Today, exciting new treatments for heart failure are being developed. Among these are implantable mechanical pumps that can assist the heart muscle in circulating blood throughout the body. These pumps reduce the workload of the heart and can help prevent heart failure from worsening. For someone who is waiting for a heart transplant or for whom a transplant is not an option, they can lead to a longer life and feeling better. In some cases, such as after a heart attack, these pumps may even allow the heart muscle to rest enough to heal.
Heart transplant—surgery to remove the heart muscle and replace it with a heart from a deceased donor—may be necessary in end-stage heart failure. At this time, there isn’t a fully mechanical heart that has replaced the need for donor hearts.
In children and adults who have congenital heart disease (heart defects that were present at birth), surgeries or interventional procedures may be recommended to correct the heart defect. Interventional procedures are treatments that are delivered via a thin tube (catheter) that is inserted into a blood vessel and guided to the area that requires treatment.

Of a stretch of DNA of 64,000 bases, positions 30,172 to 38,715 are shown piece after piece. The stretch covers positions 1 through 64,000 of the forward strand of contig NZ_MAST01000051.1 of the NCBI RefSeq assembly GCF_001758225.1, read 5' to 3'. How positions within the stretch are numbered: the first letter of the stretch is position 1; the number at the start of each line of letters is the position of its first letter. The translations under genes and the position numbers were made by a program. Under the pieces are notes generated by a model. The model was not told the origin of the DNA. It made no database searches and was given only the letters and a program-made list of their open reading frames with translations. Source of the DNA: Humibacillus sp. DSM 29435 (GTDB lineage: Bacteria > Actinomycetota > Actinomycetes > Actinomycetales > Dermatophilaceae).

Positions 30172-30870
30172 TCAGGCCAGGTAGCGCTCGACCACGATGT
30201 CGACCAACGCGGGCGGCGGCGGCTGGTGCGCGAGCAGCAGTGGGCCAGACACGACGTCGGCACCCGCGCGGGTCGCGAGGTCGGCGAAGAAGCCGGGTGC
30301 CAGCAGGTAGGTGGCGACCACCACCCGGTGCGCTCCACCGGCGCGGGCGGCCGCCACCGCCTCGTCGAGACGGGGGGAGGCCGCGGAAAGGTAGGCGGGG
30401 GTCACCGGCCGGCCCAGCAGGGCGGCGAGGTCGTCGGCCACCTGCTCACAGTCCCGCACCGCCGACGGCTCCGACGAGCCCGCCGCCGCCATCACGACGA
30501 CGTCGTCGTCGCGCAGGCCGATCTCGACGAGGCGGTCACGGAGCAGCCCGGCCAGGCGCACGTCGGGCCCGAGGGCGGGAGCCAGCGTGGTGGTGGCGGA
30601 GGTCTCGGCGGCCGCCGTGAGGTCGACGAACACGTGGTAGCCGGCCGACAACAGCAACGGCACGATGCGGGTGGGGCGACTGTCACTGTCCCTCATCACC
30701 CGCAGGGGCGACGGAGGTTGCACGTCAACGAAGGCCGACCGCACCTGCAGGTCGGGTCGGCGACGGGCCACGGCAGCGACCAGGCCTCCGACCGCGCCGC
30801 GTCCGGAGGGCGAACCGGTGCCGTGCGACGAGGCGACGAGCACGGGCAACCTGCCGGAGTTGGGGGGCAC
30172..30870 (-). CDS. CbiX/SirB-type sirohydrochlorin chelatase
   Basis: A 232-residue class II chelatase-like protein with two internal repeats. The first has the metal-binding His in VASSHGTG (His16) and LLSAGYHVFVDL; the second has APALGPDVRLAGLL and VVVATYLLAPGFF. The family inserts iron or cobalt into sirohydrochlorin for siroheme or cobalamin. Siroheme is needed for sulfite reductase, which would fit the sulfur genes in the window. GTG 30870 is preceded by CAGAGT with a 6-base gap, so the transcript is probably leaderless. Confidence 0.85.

To find out about procedures and surgeries for treating heart failure, check out these articles on SecondsCount:
Adults who are treated with implantable devices or surgery will still need to make lifestyle changes and take medications to help manage their heart failure. Your heart failure care team can help you make these changes.
Children with heart failure will also be prescribed medications. Many of these medications are similar to what are prescribed to adults, but in smaller quantities. The child’s treating physician may recommend limits on activity. Guidance on these issues and many others will come from the child’s heart failure care team.